Date of Award

8-12-2009

Degree Type

Dissertation

Degree Name

Doctor of Philosophy (PhD)

Department

Counseling and Psychological Services

First Advisor

Joel Meyers, Ph.D. - Chair

Second Advisor

Catherine Cadenhead, Ph.D.

Third Advisor

Steve Truscott, Ph.D.

Fourth Advisor

Barbara Meyers, Ph.D.

Abstract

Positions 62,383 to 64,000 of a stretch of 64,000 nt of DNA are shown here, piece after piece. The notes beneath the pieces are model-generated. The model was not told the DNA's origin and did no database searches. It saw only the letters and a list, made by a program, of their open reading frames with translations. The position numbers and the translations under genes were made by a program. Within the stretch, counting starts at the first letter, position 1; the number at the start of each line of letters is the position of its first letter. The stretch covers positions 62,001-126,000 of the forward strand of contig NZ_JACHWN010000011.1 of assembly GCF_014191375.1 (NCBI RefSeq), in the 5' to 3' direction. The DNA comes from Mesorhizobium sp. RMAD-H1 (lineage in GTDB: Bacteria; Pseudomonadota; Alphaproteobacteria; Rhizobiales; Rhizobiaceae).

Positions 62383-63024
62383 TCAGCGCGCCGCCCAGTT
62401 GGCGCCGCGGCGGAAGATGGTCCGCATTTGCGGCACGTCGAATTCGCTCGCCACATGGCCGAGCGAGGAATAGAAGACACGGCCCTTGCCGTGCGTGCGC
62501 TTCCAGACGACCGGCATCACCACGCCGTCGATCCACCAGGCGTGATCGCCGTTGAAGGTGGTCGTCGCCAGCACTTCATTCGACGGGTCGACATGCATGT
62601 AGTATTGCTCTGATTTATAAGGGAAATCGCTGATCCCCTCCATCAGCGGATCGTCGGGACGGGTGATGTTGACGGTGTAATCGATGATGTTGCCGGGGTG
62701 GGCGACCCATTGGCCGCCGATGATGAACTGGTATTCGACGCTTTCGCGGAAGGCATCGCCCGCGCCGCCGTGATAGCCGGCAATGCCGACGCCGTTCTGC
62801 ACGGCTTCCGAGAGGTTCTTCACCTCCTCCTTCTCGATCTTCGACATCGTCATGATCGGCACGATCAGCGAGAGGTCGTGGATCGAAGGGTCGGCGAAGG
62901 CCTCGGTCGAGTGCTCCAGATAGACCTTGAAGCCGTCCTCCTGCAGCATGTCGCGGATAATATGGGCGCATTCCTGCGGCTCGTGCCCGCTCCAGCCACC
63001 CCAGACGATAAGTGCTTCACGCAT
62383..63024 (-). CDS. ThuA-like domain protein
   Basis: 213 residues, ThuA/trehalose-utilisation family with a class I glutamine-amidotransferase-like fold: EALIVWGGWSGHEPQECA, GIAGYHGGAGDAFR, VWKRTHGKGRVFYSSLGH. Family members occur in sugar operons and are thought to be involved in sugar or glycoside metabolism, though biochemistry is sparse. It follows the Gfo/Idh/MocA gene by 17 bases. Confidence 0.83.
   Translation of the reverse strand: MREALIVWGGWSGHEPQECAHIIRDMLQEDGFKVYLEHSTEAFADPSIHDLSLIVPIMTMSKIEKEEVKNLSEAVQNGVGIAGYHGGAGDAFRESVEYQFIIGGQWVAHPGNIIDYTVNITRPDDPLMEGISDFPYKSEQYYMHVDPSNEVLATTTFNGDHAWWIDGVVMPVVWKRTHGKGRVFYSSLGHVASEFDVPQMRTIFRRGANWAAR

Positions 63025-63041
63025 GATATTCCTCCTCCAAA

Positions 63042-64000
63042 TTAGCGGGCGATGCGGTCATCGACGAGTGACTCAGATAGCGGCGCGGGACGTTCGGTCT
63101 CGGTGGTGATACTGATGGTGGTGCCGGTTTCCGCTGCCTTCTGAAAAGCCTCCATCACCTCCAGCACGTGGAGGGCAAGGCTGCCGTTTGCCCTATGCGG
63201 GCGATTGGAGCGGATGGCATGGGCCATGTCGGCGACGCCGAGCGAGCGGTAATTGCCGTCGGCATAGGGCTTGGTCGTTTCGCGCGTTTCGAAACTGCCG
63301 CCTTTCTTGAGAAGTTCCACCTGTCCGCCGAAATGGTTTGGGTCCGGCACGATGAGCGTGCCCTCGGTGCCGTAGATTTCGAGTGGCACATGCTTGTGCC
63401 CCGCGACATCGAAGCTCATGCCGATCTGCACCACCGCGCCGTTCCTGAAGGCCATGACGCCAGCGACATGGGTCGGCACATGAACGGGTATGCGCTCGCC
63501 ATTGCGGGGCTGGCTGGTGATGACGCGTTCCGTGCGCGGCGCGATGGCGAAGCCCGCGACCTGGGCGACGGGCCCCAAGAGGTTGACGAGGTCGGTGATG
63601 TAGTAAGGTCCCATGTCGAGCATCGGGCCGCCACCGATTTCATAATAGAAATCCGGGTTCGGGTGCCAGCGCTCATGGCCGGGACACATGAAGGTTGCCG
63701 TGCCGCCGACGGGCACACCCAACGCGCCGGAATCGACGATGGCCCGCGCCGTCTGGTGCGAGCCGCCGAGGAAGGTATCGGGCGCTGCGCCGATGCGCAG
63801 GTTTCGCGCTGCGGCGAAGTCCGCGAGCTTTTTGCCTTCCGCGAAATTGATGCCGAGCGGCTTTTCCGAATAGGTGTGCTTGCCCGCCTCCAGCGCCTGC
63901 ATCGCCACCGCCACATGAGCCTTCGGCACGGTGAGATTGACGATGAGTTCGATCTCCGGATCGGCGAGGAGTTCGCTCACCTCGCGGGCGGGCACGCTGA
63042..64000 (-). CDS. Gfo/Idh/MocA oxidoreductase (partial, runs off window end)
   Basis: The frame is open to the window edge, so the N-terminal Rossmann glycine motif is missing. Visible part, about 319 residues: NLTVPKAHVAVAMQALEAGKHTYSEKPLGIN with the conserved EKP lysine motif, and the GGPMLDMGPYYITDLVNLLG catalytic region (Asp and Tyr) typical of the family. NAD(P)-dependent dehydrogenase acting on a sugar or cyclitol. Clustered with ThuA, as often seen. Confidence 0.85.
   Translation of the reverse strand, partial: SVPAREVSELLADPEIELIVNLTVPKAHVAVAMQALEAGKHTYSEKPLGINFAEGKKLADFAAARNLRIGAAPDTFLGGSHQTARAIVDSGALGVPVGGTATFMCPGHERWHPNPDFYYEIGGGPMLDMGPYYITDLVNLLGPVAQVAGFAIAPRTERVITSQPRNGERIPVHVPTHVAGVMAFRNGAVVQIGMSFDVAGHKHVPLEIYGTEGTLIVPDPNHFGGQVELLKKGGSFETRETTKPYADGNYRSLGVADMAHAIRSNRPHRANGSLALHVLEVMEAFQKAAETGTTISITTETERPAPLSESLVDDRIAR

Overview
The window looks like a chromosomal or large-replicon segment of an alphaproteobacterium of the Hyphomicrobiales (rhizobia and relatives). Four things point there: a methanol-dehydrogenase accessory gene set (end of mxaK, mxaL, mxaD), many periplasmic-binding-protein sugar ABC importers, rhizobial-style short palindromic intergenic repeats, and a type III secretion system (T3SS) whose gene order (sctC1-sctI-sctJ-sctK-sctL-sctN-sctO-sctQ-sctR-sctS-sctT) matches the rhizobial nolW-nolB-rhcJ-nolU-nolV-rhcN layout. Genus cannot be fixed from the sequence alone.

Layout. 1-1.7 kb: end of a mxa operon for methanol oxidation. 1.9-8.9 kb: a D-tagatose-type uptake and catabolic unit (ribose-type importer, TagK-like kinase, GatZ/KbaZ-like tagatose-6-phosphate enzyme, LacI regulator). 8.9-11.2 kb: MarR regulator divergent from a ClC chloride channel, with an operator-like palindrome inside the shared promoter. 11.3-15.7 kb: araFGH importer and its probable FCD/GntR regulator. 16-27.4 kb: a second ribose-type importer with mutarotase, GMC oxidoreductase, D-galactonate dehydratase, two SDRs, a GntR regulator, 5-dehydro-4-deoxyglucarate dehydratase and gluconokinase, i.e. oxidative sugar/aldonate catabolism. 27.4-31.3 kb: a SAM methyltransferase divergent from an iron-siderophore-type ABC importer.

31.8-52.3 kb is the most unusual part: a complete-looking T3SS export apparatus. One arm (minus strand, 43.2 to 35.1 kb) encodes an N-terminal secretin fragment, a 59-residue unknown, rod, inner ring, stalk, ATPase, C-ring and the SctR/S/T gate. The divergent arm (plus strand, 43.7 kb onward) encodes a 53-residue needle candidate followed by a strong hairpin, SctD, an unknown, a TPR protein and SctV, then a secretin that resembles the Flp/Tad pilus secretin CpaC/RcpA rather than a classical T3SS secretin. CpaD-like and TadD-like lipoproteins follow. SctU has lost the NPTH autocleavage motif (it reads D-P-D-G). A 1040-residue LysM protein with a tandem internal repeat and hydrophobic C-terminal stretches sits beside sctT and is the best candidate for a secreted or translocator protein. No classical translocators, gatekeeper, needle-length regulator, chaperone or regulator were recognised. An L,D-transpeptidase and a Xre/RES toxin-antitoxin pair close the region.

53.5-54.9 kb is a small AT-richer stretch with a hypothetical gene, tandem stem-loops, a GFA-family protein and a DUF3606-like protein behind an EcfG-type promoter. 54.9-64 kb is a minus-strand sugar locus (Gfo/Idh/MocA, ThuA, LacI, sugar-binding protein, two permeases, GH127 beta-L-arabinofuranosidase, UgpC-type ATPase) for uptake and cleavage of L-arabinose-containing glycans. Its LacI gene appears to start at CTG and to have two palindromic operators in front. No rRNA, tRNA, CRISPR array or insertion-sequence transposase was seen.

This qualitative inquiry evaluated the Student Support Team Project and its effects on preservice teachers’ knowledge and perceptions of prereferral intervention and student support teams. This investigation is important because prereferral intervention and student support teams have been used increasingly to provide assistance to teachers and to students who need assistance with academic, social and emotional problems. This has created a need to provide preservice education that helps to prepare teachers to use these resources to help their students. This investigation demonstrated a specific approach to such instruction for preservice teachers (i.e., the Student Support Team Project), including an evaluation to determine changes in perceptions and knowledge that resulted during and after participation in this project. Participants were preservice teachers enrolled in an alternative teacher certification program. The research design was qualitative. Data collection included semi-structured interviews, written reflections from the preservice teachers, input from key informants, field notes and research team reflective journals. The collection and analysis of data were done recursively and used constant comparative methods. Analysis of the data revealed three main categories: Knowledge, Knowledge Needed, and Project Feedback. Knowledge reflected the participants’ understanding of student support teams and their implementation and included the following themes: Knowledge about Data Collection, Knowledge about Intervention, Knowledge about Student Support Teams, and Generalization of Knowledge. Knowledge Needed reflected the knowledge participants needed to understand and work effectively with these teams, including the following themes: Knowledge Needed about Data Collection, Knowledge Needed about Intervention, Knowledge Needed about Student Support Teams, and Other Knowledge Needed. Project Feedback included perceived strengths and weaknesses of the Student Support Team Project, including the following themes: Project Helpful, Project Struggles, and Project Suggestions. One key finding was how preservice teachers’ understanding of student support teams evolved from vague ideas about teams, to increasingly specific case-focused ideas, and finally, to generalized understandings. Findings are discussed in relationship to the literature on prereferral intervention and teacher development. Implications for preservice teacher education are discussed. Future research is also suggested.

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